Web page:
So this sample pack was underwhelming to say the least. But I figured to do right by this review, maybe Graze deserved a second shot. So, I ordered a standard box with 8 snacks, for $13.99. Once more, I did not get to choose what I’d receive. The following week, I got: Peanut Butter and Jelly, Jalapeno Cheese Taco, Jelly Donut, The Cheese Board, Natural Vanilla Seeds, Raspberry and Coconut Muffin, Spicy Veggie Protein, and Apple and Cinnamon Flapjack. To be clear, in Graze speak a “flapjack” is a granola bar, a “cheese plate” is cheese-flavored nuts and puffs, and a muffin is more goddamn trail mix.
I quickly gave up on the idea of taking photos of individual snacks, because who cares? It all looks like bits of grit, sometimes colorful, often not. At best, the flavors are fine. None of this will have your mouth watering for more. Yet each packet is so small that they won’t satisfy your snack craving either. Portions are a big selling point of this health-conscious snack subscription. But I was eating two packs at a time, and then while my hunger was sated, I still was missing something. It’s great that Graze has no artificial colors, preservatives or flavors. But natural flavor is a thing that exists. I mean, I’ve had fruit.
Conclusion: I canceled my Graze subscription the day after the second box arrived. $13.99 is too much to pay for too little in quality and quantity. The randomness could have been fine if the flavors were there. Universal Yums and Try The World sent me some real surprises, but the flavors were always bold, even if not always my jam. And you got plenty of options in each box, so the odds of finding something awesome were in your favor. Candy Club lets you pick which treats you want each month, so you can keenly cater to your tastes. While Graze lets you rate your snacks and veto certain options, I saw no way to guarantee I’d get the ones that most appealed. That is unless you individually purchase them at their online store.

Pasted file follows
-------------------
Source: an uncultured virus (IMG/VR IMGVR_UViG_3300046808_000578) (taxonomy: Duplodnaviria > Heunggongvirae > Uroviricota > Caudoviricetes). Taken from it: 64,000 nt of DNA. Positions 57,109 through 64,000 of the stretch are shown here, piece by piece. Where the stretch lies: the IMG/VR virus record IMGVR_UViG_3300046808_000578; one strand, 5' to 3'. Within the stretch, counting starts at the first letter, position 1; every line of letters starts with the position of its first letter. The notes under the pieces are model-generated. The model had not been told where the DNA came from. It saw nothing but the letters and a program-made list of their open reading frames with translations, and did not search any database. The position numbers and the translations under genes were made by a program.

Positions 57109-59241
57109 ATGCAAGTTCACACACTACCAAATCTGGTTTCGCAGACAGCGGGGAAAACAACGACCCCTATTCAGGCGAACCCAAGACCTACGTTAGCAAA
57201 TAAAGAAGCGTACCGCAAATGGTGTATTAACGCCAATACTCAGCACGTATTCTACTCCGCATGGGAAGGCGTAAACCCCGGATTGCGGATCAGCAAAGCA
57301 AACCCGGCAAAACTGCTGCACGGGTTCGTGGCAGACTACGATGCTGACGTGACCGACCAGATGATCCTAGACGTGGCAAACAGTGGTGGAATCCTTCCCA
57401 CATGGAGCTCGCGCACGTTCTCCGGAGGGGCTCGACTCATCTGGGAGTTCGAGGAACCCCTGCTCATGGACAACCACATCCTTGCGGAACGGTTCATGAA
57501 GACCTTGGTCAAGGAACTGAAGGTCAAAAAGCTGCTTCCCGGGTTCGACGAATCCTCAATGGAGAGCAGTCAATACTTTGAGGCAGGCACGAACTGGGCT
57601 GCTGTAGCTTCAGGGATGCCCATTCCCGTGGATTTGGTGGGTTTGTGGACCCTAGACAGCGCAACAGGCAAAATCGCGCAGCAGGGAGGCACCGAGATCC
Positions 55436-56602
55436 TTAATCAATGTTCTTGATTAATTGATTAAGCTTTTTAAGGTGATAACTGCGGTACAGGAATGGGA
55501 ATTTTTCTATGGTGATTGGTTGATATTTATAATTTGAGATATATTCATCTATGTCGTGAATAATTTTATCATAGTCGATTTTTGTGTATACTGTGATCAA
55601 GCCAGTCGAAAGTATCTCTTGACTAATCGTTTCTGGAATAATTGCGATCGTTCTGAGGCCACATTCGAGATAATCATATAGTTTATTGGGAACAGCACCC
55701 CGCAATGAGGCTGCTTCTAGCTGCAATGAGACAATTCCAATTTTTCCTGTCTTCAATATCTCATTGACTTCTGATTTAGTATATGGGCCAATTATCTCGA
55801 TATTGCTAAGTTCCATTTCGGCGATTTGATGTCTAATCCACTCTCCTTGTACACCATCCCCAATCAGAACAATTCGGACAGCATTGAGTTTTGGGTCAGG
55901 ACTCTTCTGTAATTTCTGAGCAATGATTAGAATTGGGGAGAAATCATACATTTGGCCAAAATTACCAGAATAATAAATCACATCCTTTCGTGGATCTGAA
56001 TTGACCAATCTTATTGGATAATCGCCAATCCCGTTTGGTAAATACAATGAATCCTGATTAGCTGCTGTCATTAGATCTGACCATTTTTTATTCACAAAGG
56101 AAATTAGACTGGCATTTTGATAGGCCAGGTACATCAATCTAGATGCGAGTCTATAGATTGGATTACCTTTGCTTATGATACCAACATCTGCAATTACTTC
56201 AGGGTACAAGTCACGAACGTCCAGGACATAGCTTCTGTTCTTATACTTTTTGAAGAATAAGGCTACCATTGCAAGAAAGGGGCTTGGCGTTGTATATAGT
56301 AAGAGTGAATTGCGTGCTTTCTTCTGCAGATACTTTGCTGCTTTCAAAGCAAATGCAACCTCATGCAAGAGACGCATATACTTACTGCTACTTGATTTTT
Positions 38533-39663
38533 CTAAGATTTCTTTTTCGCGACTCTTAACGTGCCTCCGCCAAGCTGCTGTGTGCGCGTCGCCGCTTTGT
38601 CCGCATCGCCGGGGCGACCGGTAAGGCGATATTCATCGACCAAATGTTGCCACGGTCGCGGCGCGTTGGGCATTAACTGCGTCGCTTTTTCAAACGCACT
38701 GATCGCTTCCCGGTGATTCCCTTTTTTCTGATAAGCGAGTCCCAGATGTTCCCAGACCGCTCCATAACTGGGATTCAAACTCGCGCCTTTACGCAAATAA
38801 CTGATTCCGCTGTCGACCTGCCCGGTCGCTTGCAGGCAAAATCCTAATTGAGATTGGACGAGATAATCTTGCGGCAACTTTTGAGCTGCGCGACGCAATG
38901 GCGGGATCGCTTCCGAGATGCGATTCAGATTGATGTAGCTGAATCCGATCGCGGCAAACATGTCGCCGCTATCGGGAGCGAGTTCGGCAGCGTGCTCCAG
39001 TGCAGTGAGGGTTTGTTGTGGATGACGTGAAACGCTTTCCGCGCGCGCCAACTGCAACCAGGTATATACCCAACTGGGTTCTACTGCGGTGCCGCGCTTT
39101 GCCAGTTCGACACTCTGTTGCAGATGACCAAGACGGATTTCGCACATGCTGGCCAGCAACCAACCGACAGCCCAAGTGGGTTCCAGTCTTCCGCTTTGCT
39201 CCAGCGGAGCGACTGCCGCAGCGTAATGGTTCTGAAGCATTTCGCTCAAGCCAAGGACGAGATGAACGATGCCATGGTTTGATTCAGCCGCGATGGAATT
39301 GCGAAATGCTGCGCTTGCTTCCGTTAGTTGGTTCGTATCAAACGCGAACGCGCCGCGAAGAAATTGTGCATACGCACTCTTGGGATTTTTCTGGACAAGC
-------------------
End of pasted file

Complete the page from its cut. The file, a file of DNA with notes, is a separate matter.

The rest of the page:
Most vexing of all, those damn names. If I want peanut butter and jelly, I don’t want just the flavors of that. I want the texture, the creamy peanut butter, the crunch of its nuts, the gooey jelly. If I want a cheese platter? I want the smell of cheese, that funk, that flavor and the texture. I want the feeling of indulgence. You know which of these was in no way a disappointment? Natural Vanilla Seeds. It wasn’t exciting. It was vanilla flavored seeds. It was all that it promised. But also, never in my life will I think, “You know what I could go for right now? Seeds. But not just any seeds. Seeds with vanilla flavoring.”
Which is all to say I hated Graze. Now excuse me, real cheese is calling my name.
Check out Subscription Addiction reviews for Level Up, Stitch Fix, Try The World, Darby Smart, Treatsie, Chococurb, Loot Crate, Candy Club, Blue Apron, Bright Cellars, Julep, Bright Cellars Cheese, CauseBox, Tasting Board, Box2Bake, and Hello Fresh. In the comments, tell us which subscription service you’d like to see reviewed next.